Tuesday, April 2, 2013

Anecdotes and Extrapolations Paint Troublesome Picture

The workers' compensation system is obsessed with costs. Reform legislation around the country is nearly uniformly about controlling costs.

The driving mantra behind California's last monster reform bill was costs were out of control.

High medical costs are blamed on unscrupulous profiteers. High indemnity costs are blamed on litigation and the claimant attorneys milking the system.

Ancillary vendors, such as interpreters and copy services, receive the heat as much as the more major cost contributors.

We read, hear and watch numerous reports every day about some claimant fraud, vendor fraud, employer fraud and once in a while some insurance company fraud. None of this compares, even cumulatively, to what I would characterize as outright system manipulation - intentional or not - by claims payers, which include the now publicly confirmed rumors about claims payers yanking the chains of lien claimants over filing fees.

Here are a couple of anecdotal vignettes recently posted in the WorkCompCentral Forums - they may not be typical (though as you will read below I believe that this is more representative than not) but they demonstrate some BIG issues. I have edited them for readability, but otherwise the factual contentions are as posted by the original authors.

After these short vignettes, employer consultant Bill Cobb gives us some real food for thought that demonstrates the enormity of the issue - and of course this would not be MY blog if I didn't opine one way or the other.

First Anecdotal Post:

An unrepresented  applicant sets a Panel Qualified Medical Examiner (PQME) appointment and the cover letter is sent by the adjuster. The PQME sees the applicant and asks for a "consultation" from a specialist to help determine severity of damage and recommendations for further care. The PQME sends out the initial report explaining the need for the consult - not for treatment.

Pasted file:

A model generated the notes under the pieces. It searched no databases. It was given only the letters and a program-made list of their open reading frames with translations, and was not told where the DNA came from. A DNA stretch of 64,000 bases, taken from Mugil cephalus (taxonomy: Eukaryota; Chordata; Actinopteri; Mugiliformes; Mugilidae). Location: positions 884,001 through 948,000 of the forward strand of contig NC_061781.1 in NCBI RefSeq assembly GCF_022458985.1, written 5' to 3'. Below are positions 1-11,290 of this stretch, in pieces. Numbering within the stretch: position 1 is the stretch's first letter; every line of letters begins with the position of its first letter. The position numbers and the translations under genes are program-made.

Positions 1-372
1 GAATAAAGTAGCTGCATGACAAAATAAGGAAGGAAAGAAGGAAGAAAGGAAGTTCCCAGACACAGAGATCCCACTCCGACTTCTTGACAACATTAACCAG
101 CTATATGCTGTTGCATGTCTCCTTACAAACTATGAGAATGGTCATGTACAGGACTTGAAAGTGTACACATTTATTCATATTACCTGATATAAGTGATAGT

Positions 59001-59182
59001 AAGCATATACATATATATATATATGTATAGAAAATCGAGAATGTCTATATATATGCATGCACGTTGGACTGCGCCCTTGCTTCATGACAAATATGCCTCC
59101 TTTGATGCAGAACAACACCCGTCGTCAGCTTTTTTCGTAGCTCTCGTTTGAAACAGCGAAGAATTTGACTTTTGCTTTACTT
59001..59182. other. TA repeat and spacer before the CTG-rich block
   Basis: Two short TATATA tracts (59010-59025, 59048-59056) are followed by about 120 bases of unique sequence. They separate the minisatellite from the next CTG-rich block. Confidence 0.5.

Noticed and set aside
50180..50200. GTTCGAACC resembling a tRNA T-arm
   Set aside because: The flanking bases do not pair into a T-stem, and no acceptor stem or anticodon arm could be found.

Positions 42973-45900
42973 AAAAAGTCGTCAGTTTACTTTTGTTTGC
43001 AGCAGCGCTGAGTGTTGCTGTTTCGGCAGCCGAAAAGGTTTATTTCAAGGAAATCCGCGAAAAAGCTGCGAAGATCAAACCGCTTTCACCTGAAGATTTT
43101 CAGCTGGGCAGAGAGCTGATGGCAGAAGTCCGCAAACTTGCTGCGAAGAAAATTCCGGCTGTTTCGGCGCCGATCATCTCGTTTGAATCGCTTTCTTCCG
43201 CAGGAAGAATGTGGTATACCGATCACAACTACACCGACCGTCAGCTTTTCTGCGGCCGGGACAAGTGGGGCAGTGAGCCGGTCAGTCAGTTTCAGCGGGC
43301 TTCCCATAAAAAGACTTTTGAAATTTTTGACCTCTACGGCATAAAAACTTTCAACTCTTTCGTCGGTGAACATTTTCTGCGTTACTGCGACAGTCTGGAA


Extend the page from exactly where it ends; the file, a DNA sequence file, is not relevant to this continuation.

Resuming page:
The insurance company adjuster does not respond to the requests for authorization for a consult - the one time he does answers his phone we explain the need for consultation arising from the PQME. The conversation goes like this:

Adjuster wants to know why we are treating...
We say we are not treating, need consult for PQME.
Adjuster states you cannot treat, you are not in the MPN...
We say we are not treating, we need authorization to consult for the PQME.
Adjuster states the consulting doctor is not in the MPN...
We say we are not treating, we need authorization to consult for the PQME.
Adjuster asks why does the doctor need a consult?? 
We say see his report.
Adjuster says, NO you explain to me why the doc needs a consult...
We say we cannot due to exparte communication rules -- please see report and send your questions to the PQME in writing.
Adjuster faxes note to us stating: Not authorized due to not in the MPN and UR did not approve.

Applicant was seen by the PQME in 11/2012 - adjuster has been delaying as above since then.

Second Anecdotal Post:

Patient burned, had treatment elsewhere, then was referred to us by an occupational medical group where he was treating. We contacted adjuster at the TPA, who authorized the consult. Burn needs grafting. We sent a detailed narrative PR-2 with a Request For Authorization, but now, two weeks later, we have no response. [emphasis original] After the first week, I called and spoke with the adjuster, who said that because it's going to cost so much they have to think about it!!!!!  

Now it's been two weeks, and the poor guy is still doing dressing changes.  This is not life-threatening, but he will have a much higher risk of scarring and need for scar revision down the road, and in the meantime, he cannot return to work because of risk of infection, which grows every day.  That has all been explained to the adjuster.  Patient so far is not represented.


Now that you've read, in my opinion, two alarming anecdotes about egregious claims behavior (and there's plenty more in the WorkCompCentral Forums), Bill Cobb comes along with some troubling conclusions based on extrapolations from actual Workers' Compensation Insurance Rating Bureau (WCIRB) and Division of Workers' Compensation (DWC) data.

By Bill Cobb: